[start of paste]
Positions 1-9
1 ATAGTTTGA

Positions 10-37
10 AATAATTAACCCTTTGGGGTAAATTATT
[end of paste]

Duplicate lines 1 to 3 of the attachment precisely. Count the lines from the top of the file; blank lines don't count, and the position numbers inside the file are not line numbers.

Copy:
Positions 1-9
1 ATAGTTTGA

Positions 10-37